Disclaimer

This blog contains some simple tips and advice from two regular guys. We're not accountants, financial advisors, or brokers, so follow, ignore, or discuss our ideas as you see fit.

Tuesday, July 7, 2009

Transaction rearranging for overdraft fees.

Posted By Paul

I read an article that stated how many banks will rearrange the order of transactions as a way to charge you overdraft fees.

Here is a hypothetical example. Say you have $50 in your account and then you use your debit card that day:

8:00 AM $10 Breakfast.
noon $25 at the grocery store.
6PM $50 dinner

So you figure that the 6PM transaction should be considered an overdraft, you feel stupid but oh well it's just one time.

Instead the bank decides to process the transactions for the day in this order:

6PM $50 dinner
noon $25 at the grocery store.
8:00 AM $10 Breakfast.

So now you've overdrawn your account twice, causing you to incur the penalty twice.

If this sort of thing happens over the weekend you can end up with multiple overdraft penalties that easily add up to $100 or more.

You may call this unfair, maybe even think it's the banks setting you up so they can steal more fees from your account, but at the time of this posting this practice is perfectly legal.

My take away from all this? This is all just one more reason to avoid living paycheck to paycheck. The scenario I drew out above becomes a non-issue if you just put a buffer in your checking account to avoid this sort of thing.

Back before online banking was common I knew people that would subtract $100 from their balance in their checking account ledger. That way they always had a $100 buffer in their checking account just in case.

That system or the equivalent is still a great thing to do today. If you find yourself in a place where you are constantly worried about overdrawing your account then you are probably living a paycheck-to-paycheck lifestyle. Overdraft fees are just one more symptom of a problem that comes down to how you handle your money. I would suggest in the short term to make a real effort to build up a checking account buffer (this can be as easy as cutting out Starbucks or Netflix for a while and putting the money towards your checking account).

In the long term, you should look over your financial life and see how you can improve it. Maybe one of my really early posts:

My Financial Philosophy

Is a good place to start.

3 comments:

Mark said...

One thing I do to protect against overdraft fees is to setup a credit card or line of credit with the bank have them pull any overages from that account. It's sometimes treated as a cash withdrawal so interest starts adding up immediately, but still better than an overdraft fee.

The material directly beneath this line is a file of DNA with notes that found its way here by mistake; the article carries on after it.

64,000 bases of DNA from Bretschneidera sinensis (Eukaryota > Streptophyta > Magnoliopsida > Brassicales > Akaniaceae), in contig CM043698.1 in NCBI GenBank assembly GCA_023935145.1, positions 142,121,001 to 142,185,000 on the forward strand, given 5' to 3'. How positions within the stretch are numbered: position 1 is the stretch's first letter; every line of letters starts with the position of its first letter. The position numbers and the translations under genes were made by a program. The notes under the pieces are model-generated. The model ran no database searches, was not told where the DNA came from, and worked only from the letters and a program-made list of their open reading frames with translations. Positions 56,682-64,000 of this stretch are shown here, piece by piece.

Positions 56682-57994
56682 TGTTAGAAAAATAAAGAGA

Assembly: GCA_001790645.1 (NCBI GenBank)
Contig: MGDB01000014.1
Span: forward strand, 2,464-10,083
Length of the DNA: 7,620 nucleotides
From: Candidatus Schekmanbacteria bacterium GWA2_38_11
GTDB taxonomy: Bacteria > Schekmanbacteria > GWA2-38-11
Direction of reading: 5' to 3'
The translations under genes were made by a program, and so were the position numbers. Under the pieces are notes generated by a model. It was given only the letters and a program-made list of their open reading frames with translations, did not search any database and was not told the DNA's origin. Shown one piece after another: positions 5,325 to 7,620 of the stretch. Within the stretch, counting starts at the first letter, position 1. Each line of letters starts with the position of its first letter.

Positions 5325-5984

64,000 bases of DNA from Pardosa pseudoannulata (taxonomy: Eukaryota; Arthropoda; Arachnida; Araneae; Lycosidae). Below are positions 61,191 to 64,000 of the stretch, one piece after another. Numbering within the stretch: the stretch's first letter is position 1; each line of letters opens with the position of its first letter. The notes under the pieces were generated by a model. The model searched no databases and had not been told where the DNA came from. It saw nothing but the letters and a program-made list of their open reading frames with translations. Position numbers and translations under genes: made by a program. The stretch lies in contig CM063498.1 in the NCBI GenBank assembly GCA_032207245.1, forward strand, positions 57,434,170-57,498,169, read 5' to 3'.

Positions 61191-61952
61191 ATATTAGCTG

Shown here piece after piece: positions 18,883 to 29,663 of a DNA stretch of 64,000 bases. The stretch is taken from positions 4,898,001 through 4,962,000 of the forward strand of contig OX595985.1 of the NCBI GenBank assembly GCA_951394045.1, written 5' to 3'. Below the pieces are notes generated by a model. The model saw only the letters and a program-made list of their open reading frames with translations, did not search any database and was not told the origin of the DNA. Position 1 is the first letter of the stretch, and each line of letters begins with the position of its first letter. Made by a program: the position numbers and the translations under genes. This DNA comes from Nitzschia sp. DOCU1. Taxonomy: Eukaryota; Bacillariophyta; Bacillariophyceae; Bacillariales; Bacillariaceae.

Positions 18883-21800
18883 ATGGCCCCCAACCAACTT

Anonymous said...

Bank of America got into trouble for doing this sort of thing a while back with a lawsuit. They were taking money out of accounts before they were applying deposits. I distinctly remember this lawsuit because I was given literature on the subject. What you are talking about is a little bit different - applying payments in whatever order the bank chooses. I'm not sure why a lawsuit has not been brought over this sort of thing as well, but you are right - for now it is legal. Keeping a cushion in your checking account is the best thing to do, along with balancing your checkbook of course!

Andrea
Save Money to Make Money ?

Don said...

Bank of America has gotten quite aggressive with my account in the past year, and since my employment has scaled back in the past year, I've had to live check to check. I've been very good to keep a register of transaction activities, and I've kept a $50 buffer in my account (which is hard to do) Because my account gets charged a random maintenance fee, or because they delay my direct deposit 2 to 3 days and they re-organize my transaction activity in a one week period, I still end up paying between $300 to $375 dollars per month in overdraft charges. I can usually get a CSR to refund these fees after laying out the activity, explaining that "keep the change" needs to be turned off, and having them reverse the fees for "not having real direct deposit" - the worst part is I have a "do not refund fee" flag on my account, and I have to spend 5 hours finding a supervisor that can look and see the issue. I am meticulous with my budgeting and expenses, but Bank of America will always find a way to charge you fees to put your account under and charge you more fees.

NEVER use the online banking, NEVER autopay your credit card through your account, NEVER user Auto Bill pay thru Bank of America - mind you they pay the bills on time, but they still post the transaction very late, or very early depending on if the account is within fee charging threshold.

Withdrawing and closing your BofA accounts and their ties to the bank may take time, but it is absolutely worth it. Small accounts are better at small local banks or credit unions.